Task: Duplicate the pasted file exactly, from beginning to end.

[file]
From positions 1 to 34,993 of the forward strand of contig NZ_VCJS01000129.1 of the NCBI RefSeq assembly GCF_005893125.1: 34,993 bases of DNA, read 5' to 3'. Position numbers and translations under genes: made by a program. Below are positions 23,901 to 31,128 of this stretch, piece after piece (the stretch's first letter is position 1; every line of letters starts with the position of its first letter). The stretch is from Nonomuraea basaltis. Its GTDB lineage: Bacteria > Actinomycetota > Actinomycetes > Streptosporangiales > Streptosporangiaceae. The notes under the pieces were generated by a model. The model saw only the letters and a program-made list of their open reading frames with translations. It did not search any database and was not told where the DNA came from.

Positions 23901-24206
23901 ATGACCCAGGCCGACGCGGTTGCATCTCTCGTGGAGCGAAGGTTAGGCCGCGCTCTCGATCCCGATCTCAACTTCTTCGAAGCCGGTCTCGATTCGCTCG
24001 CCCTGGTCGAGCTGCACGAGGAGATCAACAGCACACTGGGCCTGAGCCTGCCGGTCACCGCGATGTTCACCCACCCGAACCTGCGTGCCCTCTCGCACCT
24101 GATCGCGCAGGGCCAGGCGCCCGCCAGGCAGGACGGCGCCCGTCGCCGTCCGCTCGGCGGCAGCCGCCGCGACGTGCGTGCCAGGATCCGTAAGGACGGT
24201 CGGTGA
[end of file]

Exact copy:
From positions 1 to 34,993 of the forward strand of contig NZ_VCJS01000129.1 of the NCBI RefSeq assembly GCF_005893125.1: 34,993 bases of DNA, read 5' to 3'. Position numbers and translations under genes: made by a program. Below are positions 23,901 to 31,128 of this stretch, piece after piece (the stretch's first letter is position 1; every line of letters starts with the position of its first letter). The stretch is from Nonomuraea basaltis. Its GTDB lineage: Bacteria > Actinomycetota > Actinomycetes > Streptosporangiales > Streptosporangiaceae. The notes under the pieces were generated by a model. The model saw only the letters and a program-made list of their open reading frames with translations. It did not search any database and was not told where the DNA came from.

Positions 23901-24206
23901 ATGACCCAGGCCGACGCGGTTGCATCTCTCGTGGAGCGAAGGTTAGGCCGCGCTCTCGATCCCGATCTCAACTTCTTCGAAGCCGGTCTCGATTCGCTCG
24001 CCCTGGTCGAGCTGCACGAGGAGATCAACAGCACACTGGGCCTGAGCCTGCCGGTCACCGCGATGTTCACCCACCCGAACCTGCGTGCCCTCTCGCACCT
24101 GATCGCGCAGGGCCAGGCGCCCGCCAGGCAGGACGGCGCCCGTCGCCGTCCGCTCGGCGGCAGCCGCCGCGACGTGCGTGCCAGGATCCGTAAGGACGGT
24201 CGGTGA